The tiny Pacific island of Tonga had only one registrant, while the Cayman Islands had nearly 15,000. The African nation of Gabon had three, while German 2,554. Even the “State of Palestine,” a jurisdiction not recognized by the United States, made the list with 23 registrants.
That sampling encompasses just a few of the jurisdictions and entities found on the first list of 77,353 institutions that have registered with the US Internal Revenue Service to comply with the Foreign Account Tax Compliance Act.
Released June 2 on the IRS website, the “foreign financial institution” list contains a huge range of banks, securities dealers, investment funds and other entities that that have obtained “global intermediary identification numbers (GIINs)” through registration with the IRS. The list includes institutions that have entered into FFI agreements directly with the IRS consenting to FATCA’s due diligence, account reporting and withholding requirements, and those that are covered by the terms of their nation’s intergovernmental agreement (IGA) with the US Treasury.
The FFI list provides one of the best illustrations to date of the international spread of FATCA, which generally requires non-US institutions to identify their US accountholders and report them to the IRS (or their own tax authorities, under certain IGAs).
However, it also indicates some of the challenges still facing the US Treasury as it attempts to enlist other nations and their financial institutions to sign on to the far-reaching tax evasion and account reporting law.
Combing through the list, some interesting trends emerge. Registrations from institutions located in offshore financial centers, including some that have been labeled “secrecy havens” in the past, make up a substantial portion of the total. The Cayman Islands alone accounts for 20% of all registrants, or 14,835 institutions. Over 4,000 institutions from Switzerland registered, to comply with the terms of that nation’s Model II IGA.
Offshore centers dominate list, while some major economies are
At the same time, registrations have been scarce among some major developing nations and economic powerhouses. The list includes only 210 institutions from China, and 513 from Russia. The participation of both these nations in FATCA remains an open question. Scant information has emerged regarding China’s adoption of an IGA, and talks between the US Treasury and Russian Finance Ministry have been disrupted by the ongoing conflict in the Ukraine.
While no hard figures exist, estimates by analysts have stated there could be roughly 200,000 institutions affected by FATCA globally. Tens of thousands of institutions with FATCA compliance duties may still have to register with the IRS.
“The glass is half full or half empty, depending on your perspective. I’m sure there are a lot more institutions out there [that haven’t registered],” says Bruce Zagaris, partner with Berliner, Corcoran & Rowe in Washington, DC, and an expert in international tax compliance.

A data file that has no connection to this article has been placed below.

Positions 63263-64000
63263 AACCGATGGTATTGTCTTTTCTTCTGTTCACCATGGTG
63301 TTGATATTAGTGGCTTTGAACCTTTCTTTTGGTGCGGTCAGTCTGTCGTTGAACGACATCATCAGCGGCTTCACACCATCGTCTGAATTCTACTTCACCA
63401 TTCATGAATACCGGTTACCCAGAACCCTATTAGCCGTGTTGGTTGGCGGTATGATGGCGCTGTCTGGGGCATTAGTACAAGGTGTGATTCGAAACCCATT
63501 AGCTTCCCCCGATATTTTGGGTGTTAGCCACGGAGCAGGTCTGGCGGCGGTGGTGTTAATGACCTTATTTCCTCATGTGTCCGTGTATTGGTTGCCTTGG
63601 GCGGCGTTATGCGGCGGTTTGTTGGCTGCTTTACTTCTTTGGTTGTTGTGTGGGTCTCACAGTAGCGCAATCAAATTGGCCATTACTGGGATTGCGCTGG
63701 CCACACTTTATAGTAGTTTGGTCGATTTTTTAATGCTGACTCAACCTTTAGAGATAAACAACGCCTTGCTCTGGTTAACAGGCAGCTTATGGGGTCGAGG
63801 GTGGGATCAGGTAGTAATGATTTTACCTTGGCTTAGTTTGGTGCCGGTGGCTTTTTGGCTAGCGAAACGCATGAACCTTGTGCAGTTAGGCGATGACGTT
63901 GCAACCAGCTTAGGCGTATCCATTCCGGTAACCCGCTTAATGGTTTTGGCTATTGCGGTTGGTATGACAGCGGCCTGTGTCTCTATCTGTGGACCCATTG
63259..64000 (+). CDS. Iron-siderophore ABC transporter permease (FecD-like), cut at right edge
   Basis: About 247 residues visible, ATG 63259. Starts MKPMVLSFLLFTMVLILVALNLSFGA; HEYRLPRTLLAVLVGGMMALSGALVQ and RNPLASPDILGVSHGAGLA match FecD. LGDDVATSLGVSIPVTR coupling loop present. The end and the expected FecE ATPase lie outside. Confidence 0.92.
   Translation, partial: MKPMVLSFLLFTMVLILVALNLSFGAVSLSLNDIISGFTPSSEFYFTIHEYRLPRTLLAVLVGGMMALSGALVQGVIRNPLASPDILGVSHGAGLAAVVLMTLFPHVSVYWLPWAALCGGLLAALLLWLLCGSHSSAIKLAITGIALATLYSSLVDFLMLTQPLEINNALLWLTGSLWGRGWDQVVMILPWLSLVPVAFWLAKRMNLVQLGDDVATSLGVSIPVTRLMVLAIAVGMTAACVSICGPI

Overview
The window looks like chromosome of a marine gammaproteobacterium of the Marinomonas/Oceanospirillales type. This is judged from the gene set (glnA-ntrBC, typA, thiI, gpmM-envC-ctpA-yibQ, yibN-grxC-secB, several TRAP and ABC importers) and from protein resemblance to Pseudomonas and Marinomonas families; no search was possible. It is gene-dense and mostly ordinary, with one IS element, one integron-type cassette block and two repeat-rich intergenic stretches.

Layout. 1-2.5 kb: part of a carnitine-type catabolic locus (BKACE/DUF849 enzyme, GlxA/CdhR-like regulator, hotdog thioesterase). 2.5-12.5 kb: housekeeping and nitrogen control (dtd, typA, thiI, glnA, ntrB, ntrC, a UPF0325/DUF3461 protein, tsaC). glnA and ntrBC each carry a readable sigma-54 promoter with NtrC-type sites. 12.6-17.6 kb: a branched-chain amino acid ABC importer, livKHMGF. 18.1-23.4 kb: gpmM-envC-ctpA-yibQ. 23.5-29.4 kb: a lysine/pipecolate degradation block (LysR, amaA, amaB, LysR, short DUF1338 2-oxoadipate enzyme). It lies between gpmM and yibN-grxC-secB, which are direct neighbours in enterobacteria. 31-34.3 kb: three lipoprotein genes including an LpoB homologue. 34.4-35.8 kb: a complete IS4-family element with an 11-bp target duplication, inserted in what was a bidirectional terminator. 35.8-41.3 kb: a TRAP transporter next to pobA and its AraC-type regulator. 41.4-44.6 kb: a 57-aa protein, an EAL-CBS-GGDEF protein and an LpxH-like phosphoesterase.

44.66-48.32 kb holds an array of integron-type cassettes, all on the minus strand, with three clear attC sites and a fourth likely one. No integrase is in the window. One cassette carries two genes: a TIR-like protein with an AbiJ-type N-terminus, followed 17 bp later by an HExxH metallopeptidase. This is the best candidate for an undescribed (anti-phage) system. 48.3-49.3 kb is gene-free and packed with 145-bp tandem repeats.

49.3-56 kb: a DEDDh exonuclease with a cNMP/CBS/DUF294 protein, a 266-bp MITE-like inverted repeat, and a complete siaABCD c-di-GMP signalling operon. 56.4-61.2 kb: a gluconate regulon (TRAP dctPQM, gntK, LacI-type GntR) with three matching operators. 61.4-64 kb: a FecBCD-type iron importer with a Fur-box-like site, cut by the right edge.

To date, the US has entered into IGAs with 70 nations, territories and other jurisdictions. That figure still leaves 123 countries whose institutions are required to register and report directly to the IRS, out of a total 193 jurisdictions worldwide.
The first list has been issued less than a month before FATCA becomes effective on July 1, 2014. On that date, institutions must be prepared to comply with many of FATCA’s key provisions, including certain due diligence and onboarding steps for new customers and implementation of certain FATCA withholding provisions. To be included on this first list, institutions had to register through the IRS online portal by May 5.
As smaller institutions struggle with FATCA, G20 plans wider exchange
The IRS has stated it will post updated lists on a monthly basis, but that timeline will still put the release of the next list after FATCA’s July 1 start date. While the recent announcement of a two-year “transition period” in FATCA administration and enforcement by the IRS has eased some of the pressure to become compliant, institutions that do not register and receive a GIIN still risk withholding on payments from the US.
[Non-US] financial institutions don’t seem to have a lot of choices on compliance,” says Zagaris. “Even if they don’t have US-source income, they still have to contend with the foreign pass-thru rule. Eventually, once those rules are issued they’re going to be cut off from a huge market.”
Zagaris notes that FATCA’s sheer complexity may have hampered compliance efforts at many non-US institutions, including those facing language barriers.
[Staff responsible for FATCA at] some institutions don’t even speak English, and then they’re forced to use these 80-something technical definitions that even US tax lawyers sometimes have difficulties with,” he says.
Despite the challenges, even small institutions are likely to face increased reporting and customer due diligence duties in the future, as tax compliance expands from a US-dominated effort to one receiving wider global acceptance.
“FATCA is just a prelude to other broader data exchanges since the G20 has committed to more account information exchange,” Zagaris says. “The international community is moving forward with automatic information exchange.”